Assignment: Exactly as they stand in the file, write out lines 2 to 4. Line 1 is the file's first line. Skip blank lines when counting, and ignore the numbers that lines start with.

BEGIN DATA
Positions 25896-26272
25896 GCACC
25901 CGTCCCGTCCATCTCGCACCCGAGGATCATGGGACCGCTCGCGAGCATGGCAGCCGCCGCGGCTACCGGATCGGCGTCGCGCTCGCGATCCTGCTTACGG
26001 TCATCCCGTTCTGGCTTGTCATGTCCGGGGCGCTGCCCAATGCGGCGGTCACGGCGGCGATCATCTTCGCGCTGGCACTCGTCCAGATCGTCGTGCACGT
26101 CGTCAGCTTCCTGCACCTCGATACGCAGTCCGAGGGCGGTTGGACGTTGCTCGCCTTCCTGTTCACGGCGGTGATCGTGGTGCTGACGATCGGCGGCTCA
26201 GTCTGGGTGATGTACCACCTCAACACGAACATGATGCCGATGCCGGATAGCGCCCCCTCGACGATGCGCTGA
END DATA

25896 GCACC
25901 CGTCCCGTCCATCTCGCACCCGAGGATCATGGGACCGCTCGCGAGCATGGCAGCCGCCGCGGCTACCGGATCGGCGTCGCGCTCGCGATCCTGCTTACGG
26001 TCATCCCGTTCTGGCTTGTCATGTCCGGGGCGCTGCCCAATGCGGCGGTCACGGCGGCGATCATCTTCGCGCTGGCACTCGTCCAGATCGTCGTGCACGT